Origins of “Inception”

Among the many interesting things about Christopher Nolan’s superb new movie “Inception” is the fact that it borrows so clearly from so many genres and yet seems to belong to none of them in particular. Its premise of dream-surfing pyrotechnics is heavily sci-fi and yet the movie is conspicuously absent of any specific technology (as cannily observed by Jeremy Keith). In many ways it’s a modernized espionage thriller of the sort perfected in recent years by Tony Gilroy, including of course the “Bourne” trilogy he wrote as well as the corporate cloak and dagger of “Duplicity,” the underrated romantic spy comedy he directed. It clearly owes a debt to heist films as well, but feels less like a romping caper like “The Italian Job” (in either of its two incarnations) than the comparatively quiet and primitive choreography of “Le cercle rouge.”

Parts Is Parts

In fact, what it reminds me of, more than any one of these obvious influences, is the kind of virtuosic fusion of cinematic patterns that Quentin Tarantino is known for, in which the director resoundingly echoes not just genres of movies but also very specific movies. Much as every Tarantino movie quotes with abandon from films that have come before, Nolan pays prominent homage to Stanley Kubrick’s “2001: A Space Odyssey,” the Wachowski Brothers’ “The Matrix,” “Planet of the Apes,” any number of James Bond installments, and, allegedly, Alain Resnais’ “Last Year at Marienbad,” among several other works.


The cliché is to say that rather than just stealing, Nolan creates something new out of these pieces, but it might be more accurate to say that he concocts something potent and irresistible from the familiarity of what he has assembled. The trailers and teasers for “Inception” showed us bits and pieces of many of these influences while offering almost no details about its characters, plot or ideas. Yet the hinting familiarity of what we did see was compelling enough in its promise of some novel configuration that it produced a notably feverish anticipation among nearly everyone I know. In one respect we didn’t know what it was about, and yet in another respect we already did know what it was about — which made us want to see it all the more.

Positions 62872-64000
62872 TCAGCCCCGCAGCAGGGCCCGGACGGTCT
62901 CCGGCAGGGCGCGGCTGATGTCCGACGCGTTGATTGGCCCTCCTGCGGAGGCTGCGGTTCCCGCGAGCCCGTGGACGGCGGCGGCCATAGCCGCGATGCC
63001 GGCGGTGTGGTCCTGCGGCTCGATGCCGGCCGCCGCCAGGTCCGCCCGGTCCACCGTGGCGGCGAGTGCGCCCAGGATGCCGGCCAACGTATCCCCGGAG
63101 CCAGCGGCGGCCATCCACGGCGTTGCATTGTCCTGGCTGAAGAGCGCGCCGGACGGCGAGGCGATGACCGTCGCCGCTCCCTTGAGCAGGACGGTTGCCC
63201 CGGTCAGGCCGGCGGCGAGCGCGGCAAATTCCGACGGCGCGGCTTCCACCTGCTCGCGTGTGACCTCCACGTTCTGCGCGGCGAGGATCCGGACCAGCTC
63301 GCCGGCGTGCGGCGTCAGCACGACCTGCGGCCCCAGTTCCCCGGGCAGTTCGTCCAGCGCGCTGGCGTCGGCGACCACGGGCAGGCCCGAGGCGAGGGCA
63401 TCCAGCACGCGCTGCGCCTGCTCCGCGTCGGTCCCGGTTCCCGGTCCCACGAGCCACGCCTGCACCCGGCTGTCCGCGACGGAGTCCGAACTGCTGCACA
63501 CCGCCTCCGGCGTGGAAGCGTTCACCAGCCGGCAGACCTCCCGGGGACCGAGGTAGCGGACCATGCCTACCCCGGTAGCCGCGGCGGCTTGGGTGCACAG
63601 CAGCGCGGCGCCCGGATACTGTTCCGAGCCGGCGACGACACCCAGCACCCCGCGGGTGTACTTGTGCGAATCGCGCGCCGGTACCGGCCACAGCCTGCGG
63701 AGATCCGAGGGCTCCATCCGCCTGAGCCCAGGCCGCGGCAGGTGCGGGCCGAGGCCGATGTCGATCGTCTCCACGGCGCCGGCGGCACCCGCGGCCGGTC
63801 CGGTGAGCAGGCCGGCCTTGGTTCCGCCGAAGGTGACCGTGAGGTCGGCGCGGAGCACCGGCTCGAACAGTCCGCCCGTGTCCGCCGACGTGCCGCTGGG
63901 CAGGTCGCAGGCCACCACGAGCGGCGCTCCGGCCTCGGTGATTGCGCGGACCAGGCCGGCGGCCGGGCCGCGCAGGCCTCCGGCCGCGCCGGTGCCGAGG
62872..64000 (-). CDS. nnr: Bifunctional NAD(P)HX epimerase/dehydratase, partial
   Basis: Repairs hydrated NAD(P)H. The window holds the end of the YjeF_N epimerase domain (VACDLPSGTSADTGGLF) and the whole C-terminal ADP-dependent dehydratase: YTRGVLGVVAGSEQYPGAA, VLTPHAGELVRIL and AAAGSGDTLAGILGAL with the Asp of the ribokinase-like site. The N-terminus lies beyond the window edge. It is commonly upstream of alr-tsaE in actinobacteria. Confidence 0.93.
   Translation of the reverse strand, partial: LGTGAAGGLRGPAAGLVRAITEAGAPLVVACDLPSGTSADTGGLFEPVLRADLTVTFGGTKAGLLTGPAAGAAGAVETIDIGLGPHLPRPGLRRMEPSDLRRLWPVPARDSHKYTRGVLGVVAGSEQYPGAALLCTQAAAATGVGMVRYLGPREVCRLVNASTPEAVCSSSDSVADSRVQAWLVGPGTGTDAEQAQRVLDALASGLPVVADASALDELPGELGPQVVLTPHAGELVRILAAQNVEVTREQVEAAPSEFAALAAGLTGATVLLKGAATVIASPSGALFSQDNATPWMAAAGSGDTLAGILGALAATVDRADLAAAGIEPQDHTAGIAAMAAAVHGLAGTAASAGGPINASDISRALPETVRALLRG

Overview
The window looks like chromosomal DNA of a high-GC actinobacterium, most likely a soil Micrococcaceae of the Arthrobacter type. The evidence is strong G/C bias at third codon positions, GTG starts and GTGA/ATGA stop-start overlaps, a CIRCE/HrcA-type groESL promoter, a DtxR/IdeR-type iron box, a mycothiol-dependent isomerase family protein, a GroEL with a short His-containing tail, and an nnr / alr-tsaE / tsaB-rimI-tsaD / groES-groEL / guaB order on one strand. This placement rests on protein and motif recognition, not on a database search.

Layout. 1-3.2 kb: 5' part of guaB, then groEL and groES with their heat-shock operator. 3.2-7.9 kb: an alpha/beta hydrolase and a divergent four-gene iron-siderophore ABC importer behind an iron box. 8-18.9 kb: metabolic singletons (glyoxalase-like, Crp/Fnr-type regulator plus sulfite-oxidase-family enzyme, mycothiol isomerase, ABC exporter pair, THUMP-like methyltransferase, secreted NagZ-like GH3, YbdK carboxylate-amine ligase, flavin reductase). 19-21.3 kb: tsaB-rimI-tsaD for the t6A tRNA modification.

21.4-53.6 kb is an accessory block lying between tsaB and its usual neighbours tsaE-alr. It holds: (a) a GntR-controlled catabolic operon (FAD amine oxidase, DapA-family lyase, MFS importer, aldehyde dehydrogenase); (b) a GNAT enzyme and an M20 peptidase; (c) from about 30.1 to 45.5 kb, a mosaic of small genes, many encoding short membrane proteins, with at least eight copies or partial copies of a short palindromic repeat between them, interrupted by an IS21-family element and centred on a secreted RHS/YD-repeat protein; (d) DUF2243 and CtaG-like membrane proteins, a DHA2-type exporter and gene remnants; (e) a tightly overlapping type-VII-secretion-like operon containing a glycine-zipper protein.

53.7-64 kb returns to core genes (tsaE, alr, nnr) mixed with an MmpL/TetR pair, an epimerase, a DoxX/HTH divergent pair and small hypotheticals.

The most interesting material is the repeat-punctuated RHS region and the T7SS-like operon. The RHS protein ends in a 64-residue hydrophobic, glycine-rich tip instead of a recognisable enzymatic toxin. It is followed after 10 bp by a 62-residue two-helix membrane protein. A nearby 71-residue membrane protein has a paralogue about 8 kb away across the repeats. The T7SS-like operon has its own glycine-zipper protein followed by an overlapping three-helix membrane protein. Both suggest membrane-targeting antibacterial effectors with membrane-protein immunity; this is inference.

In many ways, “Inception” might suggest that the only viable way forward for a particular kind of blockbuster movie is this further maturation of the Tarantino approach. Meta films such as these — films that are about films as much as they are about ideas — may be the only films that can hold their own financially against the onslaught of sequels, remakes, comic book properties and franchises of every sort that dominate the multiplexes in this day and age. In a summer film season filled with more direct derivatives of other films, “Inception” is likely to stand alone among top grossers as being the product of an ‘original’ idea. Its fighting chance and apparently healthy early returns owe a lot to the fact that we’ve seen lots of it before. What’s more, it’s probably no coincidence that the “inception” concept of the title posits that it takes a paramilitary-style assault on the subconscious to plant an original idea.

  1. Thanks for the link Brandon, you’re right — that’s a terrific interpretation of “Inception” and well worth reading. It’s full of spoilers though.